Opening Hours: 8.30am – 8.30pm daily
Watch out for: gorgeous views of the water while soaring over the Spit
Waterways Dr, Main Beach, Australia, +61 410 137 418
Bordered by the triangle of Surfers Paradise, Southport is McIntosh Island Park, a true urban oasis for all the family in the heart of the Nerang River. On any given day, you’ll find peaceful picnics, tots frolicking in the playpark, strolling couples, and even the occasional wedding ceremony, thanks in part to the park’s proximity to many popular hotel reception venues. The large, shady trees supply a picturesque atmosphere and homes to several species of local birds, while a cascading stream ribbons through the park and flows under a much-photographed bridge for a quaint backdrop.
Watch out for: the gorgeous bridge
Paradise Jet Boating’s premium ‘Adventure Ride’ is notable for its exciting tours of the local scenery, full of thrilling maneuvers to keep passengers on their toes at every turn. The ride travels over 35 kilometers through the Moreton Bay Marine Park, for 55 minutes of 360-degree spins, high-speed drifting, power slides, beach-buzzing, and other dazzling tricks along the Main Beach waterways, though you’ll still get plenty of breathing room to look out for dolphins and admire the waterfront’s grandiose mansions and yachts. When you’re home you can relive the adrenaline of this adventure again and again, thanks to the service’s Jetcam onboard filming system which records the experience on USB for posterity.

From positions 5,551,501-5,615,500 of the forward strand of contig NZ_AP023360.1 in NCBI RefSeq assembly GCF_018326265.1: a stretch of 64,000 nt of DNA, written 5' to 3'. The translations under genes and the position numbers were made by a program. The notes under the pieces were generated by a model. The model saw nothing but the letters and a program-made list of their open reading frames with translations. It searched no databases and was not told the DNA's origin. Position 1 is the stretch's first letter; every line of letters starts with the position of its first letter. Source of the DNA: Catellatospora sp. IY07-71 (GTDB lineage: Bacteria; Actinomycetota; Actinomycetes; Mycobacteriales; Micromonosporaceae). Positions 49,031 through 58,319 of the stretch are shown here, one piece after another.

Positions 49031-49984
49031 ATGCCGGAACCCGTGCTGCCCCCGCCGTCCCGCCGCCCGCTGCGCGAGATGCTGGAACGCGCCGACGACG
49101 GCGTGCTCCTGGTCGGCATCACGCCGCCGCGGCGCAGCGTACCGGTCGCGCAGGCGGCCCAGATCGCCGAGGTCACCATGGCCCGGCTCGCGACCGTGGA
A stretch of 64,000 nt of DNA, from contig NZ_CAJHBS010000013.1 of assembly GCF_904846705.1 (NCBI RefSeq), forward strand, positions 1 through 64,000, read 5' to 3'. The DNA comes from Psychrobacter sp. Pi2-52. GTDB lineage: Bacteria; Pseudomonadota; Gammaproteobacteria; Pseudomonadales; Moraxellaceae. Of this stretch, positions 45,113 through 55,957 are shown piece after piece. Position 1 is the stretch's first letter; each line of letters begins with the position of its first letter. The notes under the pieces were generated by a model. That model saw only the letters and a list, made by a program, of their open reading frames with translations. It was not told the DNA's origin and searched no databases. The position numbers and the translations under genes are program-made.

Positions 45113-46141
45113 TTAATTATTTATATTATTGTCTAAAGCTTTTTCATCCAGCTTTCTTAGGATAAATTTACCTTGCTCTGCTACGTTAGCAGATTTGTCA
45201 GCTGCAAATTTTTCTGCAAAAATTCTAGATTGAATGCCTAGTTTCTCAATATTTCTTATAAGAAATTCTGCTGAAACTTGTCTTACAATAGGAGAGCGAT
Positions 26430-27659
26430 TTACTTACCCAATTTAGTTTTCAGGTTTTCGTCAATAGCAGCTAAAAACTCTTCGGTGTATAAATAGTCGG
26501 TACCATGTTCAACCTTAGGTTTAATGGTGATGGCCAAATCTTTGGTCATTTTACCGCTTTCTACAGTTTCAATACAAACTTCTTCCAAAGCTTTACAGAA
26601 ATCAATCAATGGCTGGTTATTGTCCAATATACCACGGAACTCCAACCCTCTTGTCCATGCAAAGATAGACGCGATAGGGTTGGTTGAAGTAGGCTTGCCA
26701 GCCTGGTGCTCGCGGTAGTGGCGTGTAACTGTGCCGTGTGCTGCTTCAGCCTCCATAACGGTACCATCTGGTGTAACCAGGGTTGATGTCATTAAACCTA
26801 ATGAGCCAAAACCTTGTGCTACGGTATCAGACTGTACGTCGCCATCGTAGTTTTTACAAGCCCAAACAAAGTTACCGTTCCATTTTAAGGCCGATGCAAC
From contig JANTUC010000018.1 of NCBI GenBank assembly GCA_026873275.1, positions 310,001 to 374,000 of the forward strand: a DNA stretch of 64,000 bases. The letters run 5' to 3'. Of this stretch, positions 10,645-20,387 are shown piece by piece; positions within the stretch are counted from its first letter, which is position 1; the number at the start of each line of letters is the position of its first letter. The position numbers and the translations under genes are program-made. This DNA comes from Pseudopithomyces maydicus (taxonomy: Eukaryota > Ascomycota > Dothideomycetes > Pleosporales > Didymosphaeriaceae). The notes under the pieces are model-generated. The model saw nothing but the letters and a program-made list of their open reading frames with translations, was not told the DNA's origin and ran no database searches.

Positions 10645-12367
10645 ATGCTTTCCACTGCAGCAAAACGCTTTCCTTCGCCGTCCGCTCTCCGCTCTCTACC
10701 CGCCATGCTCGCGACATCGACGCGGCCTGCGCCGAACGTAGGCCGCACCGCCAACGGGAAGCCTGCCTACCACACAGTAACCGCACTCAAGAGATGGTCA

Opening Hours: 9am – 4pm daily
Watch out for: wild turns – if you’re prone to seasickness, take care!
Seaworld Dr, Main Beach, Australia, +61 1300 538 262
Seaworld Australia endures as one of the most popular tourist destinations on the Gold Coast today, allowing visitors to experience a face-to-face encounter with sea creatures both above and below the waves. Aside from the park’s famous, startling spectacles from trained dolphins and other Queensland marine life, Seaworld also features special shows hosted by the Teenage Mutant Ninja Turtles and Dora the Explorer for younger visitors, and a Jet Stunt Extreme show for thrill-seekers.
Opening Hours: 9.30am – 5.30pm daily
Watch out for: the Jet Stunt Extreme show
Seaworld Dr, Main Beach, Australia, +61 7 5588 2222
A fig tree in the car park opposite the entrance to SeaWorld marks the start of Federation Walk, a community project launched to celebrate the Centenary of Australia’s Federation in 2001. This stunning 3.7 kilometer coastal walk winds its way along placid sandy stretches and green patches of regenerating rainforest, encompassing all the major highlights of Main Beach’s natural beauty. It’s all thanks to the tireless efforts of the Main Beach Progress Association and the Friends of Federation Walk that this beautiful section of the Spit has been lovingly preserved, and rejuvenated for future generations.
Watch out for: a sand bypass jetty you’ll walk beneath on the path to the Gold Coast Seaway’s southern training wall